The heartbroken families of soldiers from the Fylde coast who fought and died in the Afghanistan conflict today paid emotional tribute to their loved ones – but admitted they will never know if their sons died in vain.
Speaking after a poignant ceremony at St Paul’s Cathedral in London to mark the end of British combat operations in the country yesterday, the parents of two soldiers told of their frustration and heartache at the end of the 13-year conflict.
Trooper Christopher Whiteside, 20, Fusilier Sam Flint-Broughton, 21, Sgt Nigel Coupe, 33 and marine Darren Smith, 27, all died in the conflict.
Fusilier Flint Broughton’s heartbroken father David Broughton said: “Not one thing has changed, just loss of life. There is nothing happening, we have not helped anyone.”
Dave Broughton, the father of Fusilier Sam Flint-Broughton, who lost his life in the country in 2013, said: “the Taliban have moved into towns and are now working their way to Kabul. I would hate to say our son died in vain but Genghis Khan, the Russians - they never conquered Afghanistan.
“Not one thing has changed - just loss of life. There is nothing happening, we have not helped anyone.”Fusilier Sam Flint-Broughton was one of three soldiers who died when the armoured vehicle he was travelling in was hit by an improvised explosive device in April 2013.
The 21-year-old, from Poulton, had joined the Army in November 2011 and was on his first overseas deployment.
His father said: “From what I have seen they have shown great respect to line the streets of London.
“I have had the news channel on all day. It is very poignant.
“The people who stood out shows all the soldiers who fought will not be forgotten for what they did for their country.
“But the Taliban have moved into towns and are now working their way to Kabul. I would hate to say our son died in vain but Genghis Khan, the Russians – they never conquered Afghanistan.
“Not one thing has changed, just loss of life. There is nothing happening, we have not helped anyone. If anything we have maybe made it worse.
“People might have been under the Taliban rule before but they knew where they stood – now they do not.”
Christopher Whiteside, a 20-year-old from South Shore, was a Trooper in the Light Dragoons in Afghanistan.
In July 2009, Christopher was on foot patrol in Helmand Province when he was killed by an improvised explosive device. The bomb threw him into a stream, where he drowned.
Six years on, Christopher’s mother, Diane Whiteside, spoke to The Gazette after yesterday’s ceremony.
She said: “The service was emotional but it was helping put something to rest in the respect of all the boys and girls who lost their lives.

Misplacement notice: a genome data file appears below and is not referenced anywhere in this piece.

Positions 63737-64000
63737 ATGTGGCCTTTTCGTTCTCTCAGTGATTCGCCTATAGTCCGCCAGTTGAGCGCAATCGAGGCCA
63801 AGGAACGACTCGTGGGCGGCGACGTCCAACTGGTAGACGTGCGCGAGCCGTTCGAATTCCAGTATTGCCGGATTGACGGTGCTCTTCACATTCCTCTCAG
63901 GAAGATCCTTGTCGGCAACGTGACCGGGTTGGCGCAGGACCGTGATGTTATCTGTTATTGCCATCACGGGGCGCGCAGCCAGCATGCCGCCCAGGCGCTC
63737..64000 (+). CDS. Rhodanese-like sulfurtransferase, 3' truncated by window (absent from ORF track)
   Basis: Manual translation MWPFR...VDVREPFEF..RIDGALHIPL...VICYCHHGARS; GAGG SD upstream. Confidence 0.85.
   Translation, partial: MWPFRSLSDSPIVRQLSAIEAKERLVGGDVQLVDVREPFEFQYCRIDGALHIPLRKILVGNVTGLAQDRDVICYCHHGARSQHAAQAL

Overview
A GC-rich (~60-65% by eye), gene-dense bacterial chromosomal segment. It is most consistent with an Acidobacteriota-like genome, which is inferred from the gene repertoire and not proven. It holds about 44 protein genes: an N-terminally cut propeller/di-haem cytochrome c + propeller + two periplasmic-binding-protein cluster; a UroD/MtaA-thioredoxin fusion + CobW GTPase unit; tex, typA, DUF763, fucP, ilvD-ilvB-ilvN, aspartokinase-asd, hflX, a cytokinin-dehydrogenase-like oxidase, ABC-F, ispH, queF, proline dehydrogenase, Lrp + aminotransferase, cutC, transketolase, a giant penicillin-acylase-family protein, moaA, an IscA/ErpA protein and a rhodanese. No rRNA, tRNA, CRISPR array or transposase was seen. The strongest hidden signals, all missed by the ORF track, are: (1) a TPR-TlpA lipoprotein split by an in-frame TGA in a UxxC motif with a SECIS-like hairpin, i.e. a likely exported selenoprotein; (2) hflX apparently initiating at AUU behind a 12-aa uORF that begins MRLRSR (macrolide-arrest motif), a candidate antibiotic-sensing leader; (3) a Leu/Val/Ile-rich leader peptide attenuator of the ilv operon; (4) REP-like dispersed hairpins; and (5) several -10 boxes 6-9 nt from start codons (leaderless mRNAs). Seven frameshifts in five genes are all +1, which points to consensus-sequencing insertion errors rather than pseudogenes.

“It was nice and very honourable. As far as Afghanistan is concerned I do look at it this way – if Chris was not killed in Afghanistan it would probably have been another war.
“He was a soldier, it was his job. He knew the risks. He knew somebody might not come back and he knew the risks. Being young they think it won’t happen to them. He always said he would rather die in the battlefield than crossing the road.
“It has brought it all back today and I am very proud to wear his medals.
“As far as Afghanistan is concerned it is not finished.
“But as a mum of Chris it is one of those things.
“It leaves you bare. It was especially tough when you see his regiment and friends who are married and have children. It affects me that way.
“It is not finished. If it had there would be a reason why the boys died. When all is said and done it is very, very unfair.”
The Queen and Prime Minister David Cameron attended yesterday’s service which included a procession through London and a fly past.
UK forces were part of a US-led coalition which invaded Afghanistan and toppled the ruling Taliban in 2001, following the 9/11 attacks in America.
At the peak of the 13-year campaign the UK military had 9,500 troops and 137 bases in Afghanistan.
Camp Bastion, in Helmand Province, was the UK troops’ main Afghan base.
At the time it opened, the UK said its forces would be there to protect reconstruction of the country, but soldiers soon got caught up in the struggle against the Taliban – a struggle which claimed the lives of hundreds of soldiers, including Darren Smith and Nigel Coupe.
Marine Smith, from Fleetwood, joined X-ray Company of 45 Commando in July 2008 after completing Royal Marines Commando Recruit Training.
The loving father, who left behind his partner Kelly Parker and young daughter Keira to fight in the country, was ambushed by Taliban rebels in Afghanistan on February 14, 2009.
He was shot during the exchange and died en route to an Army hospital.
Natalie Coupe lost her husband Sgt Nigel Coupe, 33, when he died alongside five of his comrades after the
armoured vehicle they were travelling in was destroyed by a Taliban bomb in Afghanistan.
Their daughters Ella and Jasmine were four and two when their father was killed in March 2012.